We’ve all heard the rants bemoaning classroom use of calculators, the impending death of analog clocks, and the addicting power of video games. Whether we like it or not, technology is changing nearly every aspect of the world we live in–including the way our children learn in the classroom.
In his article, “3 Ways Technology Is Changing Higher Education,” Carole Oldroyd reminds us of “the transition from black and white photographs to color photographs and that, not even five years ago, many households still had a large, heavy, prominent TV in the living room.” Technology has enhanced our personal lives in countless ways. And, educators and students seem to agree that, for the most part, technology can greatly enhance the learning experience when used properly. Here’s how.
Technology as a Teaching Tool
The days of dusty chalk and smudged black boards are fast disappearing. Thanks to the fusion of technology and teaching, students are now being presented with vast amounts of information in entirely new ways.
The use of more interactive media allows students of all learning styles to better understand and absorb new concepts. Furthermore, the interactive nature of many technologies allows students to learn by actually doing. For example, role play can be used to teach a child how to solve problems as a city planner or manage a family budget. Middle school students can experience parenting responsibilities through spending time with high-tech baby dolls – an endeavor that, according to “Babies Help Teens Think About It,” can dramatically reduce teen pregnancy rates. And virtual manipulatives can allow children to better understand math ideas.
Technology as a Student Tool
Enabling children to use and adapt to the latest technologies at a young age will not only give them skills with that particular tool, but will also give them the confidence to master new technologies throughout their lives. This is a huge advantage in a fast-paced world with never-ending changes.
In addition, technology has paved the way for students to demonstrate their learning in new and creative ways. Goodbye boring poster board collages, shoe box dioramas and lifeless monologues. Thanks to the power of educational software, the Internet, PowerPoint, and more, students can put together lively and polished presentations. And they will probably be very excited about showing off their goods in front of their peers.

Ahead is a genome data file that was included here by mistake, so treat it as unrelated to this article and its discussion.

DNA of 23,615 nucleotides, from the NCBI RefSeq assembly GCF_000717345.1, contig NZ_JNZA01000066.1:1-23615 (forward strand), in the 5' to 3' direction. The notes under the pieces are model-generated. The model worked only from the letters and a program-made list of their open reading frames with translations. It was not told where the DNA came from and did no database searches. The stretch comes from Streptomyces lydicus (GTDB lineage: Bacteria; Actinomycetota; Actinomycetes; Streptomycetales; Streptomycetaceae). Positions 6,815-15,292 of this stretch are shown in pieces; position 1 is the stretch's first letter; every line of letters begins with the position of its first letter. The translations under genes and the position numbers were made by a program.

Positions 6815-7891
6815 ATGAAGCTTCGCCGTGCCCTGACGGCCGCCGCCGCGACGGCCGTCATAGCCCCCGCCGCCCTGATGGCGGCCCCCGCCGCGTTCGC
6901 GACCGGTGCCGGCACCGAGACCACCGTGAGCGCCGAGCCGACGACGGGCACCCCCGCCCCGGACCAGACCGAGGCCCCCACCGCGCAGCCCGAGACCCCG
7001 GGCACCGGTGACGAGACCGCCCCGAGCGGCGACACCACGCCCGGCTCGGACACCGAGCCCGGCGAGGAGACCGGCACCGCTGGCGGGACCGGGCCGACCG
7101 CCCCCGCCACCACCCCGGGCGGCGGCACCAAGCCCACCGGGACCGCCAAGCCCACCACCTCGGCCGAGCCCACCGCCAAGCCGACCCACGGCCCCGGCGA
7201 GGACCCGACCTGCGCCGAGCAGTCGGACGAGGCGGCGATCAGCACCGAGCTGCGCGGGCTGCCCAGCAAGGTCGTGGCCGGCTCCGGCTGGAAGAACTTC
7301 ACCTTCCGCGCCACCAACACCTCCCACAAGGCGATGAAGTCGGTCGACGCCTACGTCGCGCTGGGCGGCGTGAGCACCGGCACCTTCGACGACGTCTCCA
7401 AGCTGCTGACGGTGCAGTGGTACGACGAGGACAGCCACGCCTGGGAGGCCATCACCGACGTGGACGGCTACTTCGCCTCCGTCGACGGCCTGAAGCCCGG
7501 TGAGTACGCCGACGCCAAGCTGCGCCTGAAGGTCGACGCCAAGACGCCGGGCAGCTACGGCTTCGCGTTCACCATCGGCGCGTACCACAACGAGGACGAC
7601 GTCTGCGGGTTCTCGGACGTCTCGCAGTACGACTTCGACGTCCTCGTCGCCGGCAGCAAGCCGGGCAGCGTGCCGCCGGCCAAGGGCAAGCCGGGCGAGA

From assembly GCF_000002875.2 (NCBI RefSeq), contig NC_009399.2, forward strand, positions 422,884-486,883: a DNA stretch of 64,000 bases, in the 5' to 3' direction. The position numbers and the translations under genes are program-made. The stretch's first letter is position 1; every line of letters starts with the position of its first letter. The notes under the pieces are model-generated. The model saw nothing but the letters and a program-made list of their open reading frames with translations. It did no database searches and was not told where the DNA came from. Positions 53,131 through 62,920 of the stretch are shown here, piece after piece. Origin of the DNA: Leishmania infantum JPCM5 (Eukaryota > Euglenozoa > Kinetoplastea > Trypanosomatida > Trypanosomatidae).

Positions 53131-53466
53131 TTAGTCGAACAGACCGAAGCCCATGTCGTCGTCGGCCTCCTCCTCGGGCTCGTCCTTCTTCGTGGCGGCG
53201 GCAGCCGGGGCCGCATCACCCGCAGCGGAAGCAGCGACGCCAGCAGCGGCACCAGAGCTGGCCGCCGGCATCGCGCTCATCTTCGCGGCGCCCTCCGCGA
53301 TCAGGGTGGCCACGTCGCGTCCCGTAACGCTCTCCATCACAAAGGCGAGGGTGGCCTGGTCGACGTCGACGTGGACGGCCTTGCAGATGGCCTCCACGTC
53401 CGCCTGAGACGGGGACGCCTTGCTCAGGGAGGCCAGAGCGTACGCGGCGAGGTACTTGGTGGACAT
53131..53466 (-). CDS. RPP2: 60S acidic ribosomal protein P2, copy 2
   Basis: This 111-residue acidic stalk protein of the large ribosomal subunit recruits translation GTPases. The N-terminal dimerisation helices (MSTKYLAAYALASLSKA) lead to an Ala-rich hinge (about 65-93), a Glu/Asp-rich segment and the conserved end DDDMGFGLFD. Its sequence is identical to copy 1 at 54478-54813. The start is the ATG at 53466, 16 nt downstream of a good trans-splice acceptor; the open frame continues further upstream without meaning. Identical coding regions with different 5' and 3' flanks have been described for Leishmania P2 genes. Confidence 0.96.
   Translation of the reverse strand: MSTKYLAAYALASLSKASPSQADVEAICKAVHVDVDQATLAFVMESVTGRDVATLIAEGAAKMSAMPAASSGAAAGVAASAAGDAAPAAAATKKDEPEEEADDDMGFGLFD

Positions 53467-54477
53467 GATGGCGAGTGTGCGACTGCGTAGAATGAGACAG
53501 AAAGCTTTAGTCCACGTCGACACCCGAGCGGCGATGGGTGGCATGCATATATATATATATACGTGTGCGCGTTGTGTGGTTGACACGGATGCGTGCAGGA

During the effort to create the best presentation possible for their classmates, they will also learn valuable lessons including addressing the needs of their audience, deciding which medium best fits their message, and identifying the most succinct way to communicate that message. Not to mention the benefits of carrying a lightweight e-reader or iPad over carrying a hernia-inducing backpack maxed out with binders and textbooks–activities that “Heavy Backpacks Stretch Kids’ Spines” states can cause back injury and pain.
Technology as a Source of Information
Undoubtedly, advances in technology have made it easier to access information on almost any subject matter imaginable. Students no longer have to rely on out-of-date library books for research–and overly sprawling school systems don’t have to invest sizable financial investments into their library holdings. Plus, digital libraries don’t require physical space.
Plus, students can now meet other students across the country–or even the world–to exchange ideas and learn new global perspectives from each other. And according to “M-Learning: Where Technology Meets EducationClasses no longer need to reside within the hot, sticky confines of physical classrooms thanks to technology that allows teachers to move lessons out into the wild.
One caveat is that educators need to teach students how to evaluate Internet information sources for accuracy and reliability.
Technology as a Problem
One of the main concerns with using the Internet as a research tool is the temptation for students to commit academic fraud by copying someone else’s work entirely or “cutting and pasting” different sections to create work that is perceived as “new”. There is also a problem with students simply regurgitating concepts found on the web and not formulating their own ideas or opinions.
Yes, technological progress has given us many tools that we now take for granted. The Keurig in your kitchen, the airbag in your car, the furnace in your basement, and the laptop on…your…laptop are all made possible by technology. And, according to experts, it will also give your children a better education.
What do you think about technology in class? Why?